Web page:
The Manufacturers of Literature: Writing and the Literary Marketplace in Eighteenth-century England
'The Manufactures of Literature' explores the effect of the development of the publishing industry upon print culture generally, and literature specifically, during the eighteenth century. The book is structured around case studies of important writers and publishers, including Addison and Steele, Pope, Johnson, Robert Dodsley, and Frances Burney.
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Addison advertisement allows appearance argues associated attack attempt authorship becomes biography booksellers Brooke Burney Burney's calls Camilla career century chapter character classic commodity communication consumers continued created critics culture defined describes discussion Dodsley Dodsley's Collection early economic edition effect eighteenth eighteenth-century English Epistle to Arbuthnot essay Evelina example follows Frances genre important included independence individual interest John Johnson kind Letters Library literary marketplace Literature lives London manners material meaning moral nature never novel original Oxford particular periodical poem poet poetry political Pope Pope's popular position possible present production provides public sphere published readers reading reflection represents Review Richard role satire Savage serves Sir Roger social space Spectator status Steele structure subscription success suggests taste tion tradition truth understanding University Press volume writing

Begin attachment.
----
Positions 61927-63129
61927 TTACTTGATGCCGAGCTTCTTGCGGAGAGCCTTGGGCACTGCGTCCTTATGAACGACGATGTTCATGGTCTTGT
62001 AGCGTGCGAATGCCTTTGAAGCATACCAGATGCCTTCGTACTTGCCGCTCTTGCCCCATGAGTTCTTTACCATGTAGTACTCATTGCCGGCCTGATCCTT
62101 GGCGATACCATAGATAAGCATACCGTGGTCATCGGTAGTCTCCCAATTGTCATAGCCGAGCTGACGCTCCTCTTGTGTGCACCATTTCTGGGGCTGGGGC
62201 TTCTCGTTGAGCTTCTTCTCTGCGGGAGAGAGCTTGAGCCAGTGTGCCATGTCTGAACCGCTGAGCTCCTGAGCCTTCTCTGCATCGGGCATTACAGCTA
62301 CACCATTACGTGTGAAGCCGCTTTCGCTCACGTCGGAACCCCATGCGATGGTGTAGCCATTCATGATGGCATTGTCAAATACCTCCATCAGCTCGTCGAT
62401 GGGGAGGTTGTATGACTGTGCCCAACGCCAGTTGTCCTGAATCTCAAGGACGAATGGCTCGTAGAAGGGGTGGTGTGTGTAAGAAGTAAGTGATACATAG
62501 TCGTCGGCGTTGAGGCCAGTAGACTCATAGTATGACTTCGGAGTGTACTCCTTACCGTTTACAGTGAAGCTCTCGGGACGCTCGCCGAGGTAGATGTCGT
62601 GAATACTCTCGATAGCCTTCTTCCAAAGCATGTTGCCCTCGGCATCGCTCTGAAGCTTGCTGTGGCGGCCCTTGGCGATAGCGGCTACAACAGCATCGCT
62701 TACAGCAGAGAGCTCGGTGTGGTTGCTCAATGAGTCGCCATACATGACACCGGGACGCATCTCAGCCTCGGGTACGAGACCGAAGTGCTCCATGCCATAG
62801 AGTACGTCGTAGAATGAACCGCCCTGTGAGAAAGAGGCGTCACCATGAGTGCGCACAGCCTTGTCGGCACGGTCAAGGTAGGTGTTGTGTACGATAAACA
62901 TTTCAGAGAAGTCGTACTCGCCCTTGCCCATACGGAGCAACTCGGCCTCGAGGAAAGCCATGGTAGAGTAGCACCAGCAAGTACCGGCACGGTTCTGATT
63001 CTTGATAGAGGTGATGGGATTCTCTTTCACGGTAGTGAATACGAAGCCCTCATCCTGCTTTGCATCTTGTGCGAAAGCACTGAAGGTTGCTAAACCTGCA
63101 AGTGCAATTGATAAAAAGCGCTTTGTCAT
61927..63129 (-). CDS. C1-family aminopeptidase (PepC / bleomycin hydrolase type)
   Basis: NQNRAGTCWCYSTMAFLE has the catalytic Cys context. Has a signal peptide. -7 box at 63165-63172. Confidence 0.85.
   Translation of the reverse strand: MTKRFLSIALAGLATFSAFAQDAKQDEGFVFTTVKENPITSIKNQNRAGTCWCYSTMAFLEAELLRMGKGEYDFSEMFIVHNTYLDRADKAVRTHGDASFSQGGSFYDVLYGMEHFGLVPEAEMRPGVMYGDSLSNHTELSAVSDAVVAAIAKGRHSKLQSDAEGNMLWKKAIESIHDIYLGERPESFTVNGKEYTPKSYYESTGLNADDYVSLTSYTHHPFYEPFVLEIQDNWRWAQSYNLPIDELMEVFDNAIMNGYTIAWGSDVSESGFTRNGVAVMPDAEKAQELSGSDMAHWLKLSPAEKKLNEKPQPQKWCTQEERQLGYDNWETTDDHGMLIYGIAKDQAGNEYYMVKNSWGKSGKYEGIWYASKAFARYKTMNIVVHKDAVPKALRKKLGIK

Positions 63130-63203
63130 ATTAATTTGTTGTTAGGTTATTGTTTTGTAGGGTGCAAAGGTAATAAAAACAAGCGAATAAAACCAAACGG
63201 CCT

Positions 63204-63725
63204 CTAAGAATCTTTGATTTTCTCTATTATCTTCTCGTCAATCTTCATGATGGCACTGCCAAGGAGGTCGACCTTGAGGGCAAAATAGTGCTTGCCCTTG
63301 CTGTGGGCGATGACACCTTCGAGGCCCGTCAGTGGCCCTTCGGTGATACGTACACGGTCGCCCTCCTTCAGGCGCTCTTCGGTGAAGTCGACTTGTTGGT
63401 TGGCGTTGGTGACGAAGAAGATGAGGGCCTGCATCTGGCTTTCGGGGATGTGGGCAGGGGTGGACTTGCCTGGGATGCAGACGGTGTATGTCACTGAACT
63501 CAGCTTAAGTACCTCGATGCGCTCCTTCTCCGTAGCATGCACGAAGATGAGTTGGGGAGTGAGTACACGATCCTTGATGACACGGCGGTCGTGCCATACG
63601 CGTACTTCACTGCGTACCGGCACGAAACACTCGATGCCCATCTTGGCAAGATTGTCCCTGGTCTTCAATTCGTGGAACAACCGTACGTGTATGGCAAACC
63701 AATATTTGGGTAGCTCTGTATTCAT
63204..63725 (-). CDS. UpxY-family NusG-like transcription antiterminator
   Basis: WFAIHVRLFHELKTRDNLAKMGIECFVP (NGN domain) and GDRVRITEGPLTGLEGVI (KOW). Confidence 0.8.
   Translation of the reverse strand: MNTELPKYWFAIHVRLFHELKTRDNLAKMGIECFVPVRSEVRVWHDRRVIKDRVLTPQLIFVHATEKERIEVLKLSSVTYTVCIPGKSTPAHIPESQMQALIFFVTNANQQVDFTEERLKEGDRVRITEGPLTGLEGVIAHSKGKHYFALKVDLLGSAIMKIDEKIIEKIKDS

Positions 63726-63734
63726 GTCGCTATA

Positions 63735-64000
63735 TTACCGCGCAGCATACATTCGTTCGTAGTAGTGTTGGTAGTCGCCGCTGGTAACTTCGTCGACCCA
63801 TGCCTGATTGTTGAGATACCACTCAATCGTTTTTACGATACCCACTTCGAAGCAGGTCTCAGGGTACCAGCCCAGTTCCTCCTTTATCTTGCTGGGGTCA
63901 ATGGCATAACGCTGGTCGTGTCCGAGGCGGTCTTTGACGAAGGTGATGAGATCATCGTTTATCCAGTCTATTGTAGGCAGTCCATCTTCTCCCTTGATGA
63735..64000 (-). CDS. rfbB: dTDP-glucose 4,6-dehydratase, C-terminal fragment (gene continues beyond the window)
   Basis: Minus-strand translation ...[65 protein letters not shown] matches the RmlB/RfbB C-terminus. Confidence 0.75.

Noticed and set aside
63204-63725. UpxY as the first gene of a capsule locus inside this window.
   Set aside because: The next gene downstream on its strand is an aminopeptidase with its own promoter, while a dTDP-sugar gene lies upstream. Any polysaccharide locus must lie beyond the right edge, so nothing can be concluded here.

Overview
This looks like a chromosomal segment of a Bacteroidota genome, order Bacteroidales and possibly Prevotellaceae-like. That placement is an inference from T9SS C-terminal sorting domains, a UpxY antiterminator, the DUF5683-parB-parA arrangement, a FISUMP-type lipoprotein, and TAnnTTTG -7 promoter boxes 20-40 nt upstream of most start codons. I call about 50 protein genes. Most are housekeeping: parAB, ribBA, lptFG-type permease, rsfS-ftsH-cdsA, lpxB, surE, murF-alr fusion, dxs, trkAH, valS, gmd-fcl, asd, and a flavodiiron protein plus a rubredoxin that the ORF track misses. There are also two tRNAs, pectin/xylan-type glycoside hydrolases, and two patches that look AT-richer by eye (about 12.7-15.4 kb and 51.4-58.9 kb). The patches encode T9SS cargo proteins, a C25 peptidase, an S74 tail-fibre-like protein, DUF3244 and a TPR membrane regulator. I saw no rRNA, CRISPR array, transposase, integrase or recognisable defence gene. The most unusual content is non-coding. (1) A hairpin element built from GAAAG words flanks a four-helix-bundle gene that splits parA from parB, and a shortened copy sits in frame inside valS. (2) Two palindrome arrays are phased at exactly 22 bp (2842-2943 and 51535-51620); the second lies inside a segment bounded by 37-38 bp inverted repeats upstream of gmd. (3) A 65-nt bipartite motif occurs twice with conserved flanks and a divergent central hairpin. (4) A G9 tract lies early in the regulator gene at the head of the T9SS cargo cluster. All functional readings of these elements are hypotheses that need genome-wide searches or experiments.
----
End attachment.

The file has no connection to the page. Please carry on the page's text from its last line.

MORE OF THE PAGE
Page 13 - There has not been a law-suit in the parish since he has lived among them; if any dispute arises they apply themselves to him for the decision; if they do not acquiesce in his judgment, which I think never happened above once or twice at most, they appeal to me. At his first settling with me, I made him a present of all the good sermons which have been printed in English, and only begged of him that every Sunday he would pronounce one of them in the pulpit. Accordingly he has digested them into such...